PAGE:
Managing a cross-cultural negotiation is tricky and complicated affair at the best of times. When these negotiations occur in a foreign language environment it can be even more so, particularly if you allow yourself to become lost in the discussion. It is easy to feel left out of the loop when those around you are in discussion in a language you don't understand. You can feel distanced and become distracted, and it can impact on your natural communicative flow. Many challenges arise from the use of translators in business and it is how you manage these challenges that may well determine the ultimate success of your business negotiations.
When was the last time you heard a business leader suggest that they were going to target Asia, and Japan would be the key market of entry? It would probably be a while. Australian companies still do business with Japan, but new business is not growing as fast as it probably should be, and perhaps that is down to the besotted nature that Australia and the various federal, state and local governments have had with China. Its hard for Japan not to be swamped and overlooked in favour of its bigger East Asian neighbour. But is this a fair comparison?
The education demands of China are continuing to grow inline with the ongoing development of the economy. As demonstrated in previous articles, Australia has succeeded in attracting a range of Chinese university students over the past decade and this has continued to grow, although at much smaller levels than in previous periods. China still remains the most important education market for Australian Universities. But are Australian education institutions reaching the opportunities inherent in the Chinese market?
Academic studies and many airline business books on China have long acknowledged the importance of Guanxi or ‘Social Capital’. Guanxi is a confusing term to many business people in the West, but it is important to take time to understand how it works and why it works. Guanxi is essentially the level of status or respect that is accorded to a person based upon their level of social capital or personal connection which they hold within a given group of people. It is related to trust and trustworthiness, but it is much more. In the West we tend to not worry so much about this aspect of the business deal because we use legally binding contracts to ensure the other partner is kept to the agreed bargain (and in some cases even this is not sufficient to ensure ethical behaviour).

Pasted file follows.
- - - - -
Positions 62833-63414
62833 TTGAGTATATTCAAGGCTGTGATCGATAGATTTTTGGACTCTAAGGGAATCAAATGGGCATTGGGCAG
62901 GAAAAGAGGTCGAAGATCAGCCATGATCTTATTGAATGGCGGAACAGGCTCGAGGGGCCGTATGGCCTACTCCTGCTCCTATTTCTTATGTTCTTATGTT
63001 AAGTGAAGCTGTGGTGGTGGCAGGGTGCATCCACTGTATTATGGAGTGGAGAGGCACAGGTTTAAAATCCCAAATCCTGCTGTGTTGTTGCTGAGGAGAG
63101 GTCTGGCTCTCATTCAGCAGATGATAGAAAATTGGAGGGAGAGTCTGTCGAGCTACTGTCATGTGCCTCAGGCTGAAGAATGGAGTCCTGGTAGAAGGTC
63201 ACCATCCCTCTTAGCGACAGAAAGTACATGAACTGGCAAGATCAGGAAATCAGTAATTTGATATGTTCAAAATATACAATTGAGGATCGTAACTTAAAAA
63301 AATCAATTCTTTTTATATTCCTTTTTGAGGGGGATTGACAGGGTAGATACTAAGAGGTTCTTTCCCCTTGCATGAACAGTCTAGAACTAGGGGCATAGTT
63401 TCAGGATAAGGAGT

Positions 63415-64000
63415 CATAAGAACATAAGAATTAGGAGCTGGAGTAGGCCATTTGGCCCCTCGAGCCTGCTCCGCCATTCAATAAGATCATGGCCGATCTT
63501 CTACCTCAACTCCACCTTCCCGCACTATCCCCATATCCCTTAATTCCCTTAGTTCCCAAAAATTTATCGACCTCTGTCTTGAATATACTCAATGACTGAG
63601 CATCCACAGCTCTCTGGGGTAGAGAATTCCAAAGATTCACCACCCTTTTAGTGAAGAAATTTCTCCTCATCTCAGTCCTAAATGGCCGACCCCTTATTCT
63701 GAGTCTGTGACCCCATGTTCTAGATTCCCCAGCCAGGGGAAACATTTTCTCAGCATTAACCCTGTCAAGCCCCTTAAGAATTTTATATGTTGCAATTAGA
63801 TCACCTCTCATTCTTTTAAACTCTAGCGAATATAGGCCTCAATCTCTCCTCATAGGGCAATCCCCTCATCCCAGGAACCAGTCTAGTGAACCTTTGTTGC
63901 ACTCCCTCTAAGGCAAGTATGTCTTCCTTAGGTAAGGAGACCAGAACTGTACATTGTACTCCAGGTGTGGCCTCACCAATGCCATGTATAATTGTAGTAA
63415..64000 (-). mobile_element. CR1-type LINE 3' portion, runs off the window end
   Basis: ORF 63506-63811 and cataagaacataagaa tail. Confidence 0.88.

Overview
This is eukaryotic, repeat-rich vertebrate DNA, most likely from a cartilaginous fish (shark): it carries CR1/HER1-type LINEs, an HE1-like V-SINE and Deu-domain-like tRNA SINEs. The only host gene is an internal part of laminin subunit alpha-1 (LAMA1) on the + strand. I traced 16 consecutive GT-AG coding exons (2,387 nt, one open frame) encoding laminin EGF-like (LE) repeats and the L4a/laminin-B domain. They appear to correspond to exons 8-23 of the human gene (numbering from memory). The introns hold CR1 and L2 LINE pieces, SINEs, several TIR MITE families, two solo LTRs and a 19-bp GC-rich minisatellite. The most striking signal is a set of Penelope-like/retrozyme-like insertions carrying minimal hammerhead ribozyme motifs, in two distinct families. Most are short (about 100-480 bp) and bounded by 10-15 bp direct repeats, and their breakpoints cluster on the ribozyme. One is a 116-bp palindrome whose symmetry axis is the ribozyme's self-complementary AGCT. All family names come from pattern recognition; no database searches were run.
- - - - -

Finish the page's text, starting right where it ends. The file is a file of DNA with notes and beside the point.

The importance of relationship building to the Chinese is paramount. Apparent social functions like banquets are held in very high regard by Chinese businessmen and government official due to the ability for one to get to 'know' their potential business partners. This knowledge is achieved through watching foreign businessman’s behaviour during the formal and informal drinking and eating rituals that are performed during every formal banquet. It is therefore important to be aware of these rituals, drinking strategies and how to ensure you leave the banquet in higher esteem than when you arrived.
Conducting business in China can be a confronting affair, with the rules of engagement vastly different from what we would expect in many western countries. The number one rule when conducting business in China is to take it slow, develop your reputation or Guanxi, and build your relationships with the people you meet, whether they be business or government officials.
China has attracts a large amount of attention, and is perceived by many in government, business and the broader society as synonymous with Asia. The Asian Century that we often hear discussed, could very well be replaced with the “Chinese Century” in the eyes of many business and government leaders. But how much of this sentiment is based in reality? Can we distil the Asian Century into a story about China?
There is a lot of discussion amongst the media, business and government about the need to “go to Asia”, however it is often difficult for business owners and executives to know what is realistic and achievable when exploring Asian markets, and even more difficult to know which market to focus your attention, time and financial resources. Every day there are articles in the news media about the importance of Asia to the Australian economy, and regularly stories of the huge potential for Australian products in Asia. All of this is very true, however, its important to ask the question: Where is the best market opportunity for my company, my product/service mix, and what is a reasonable timeline for achieving results?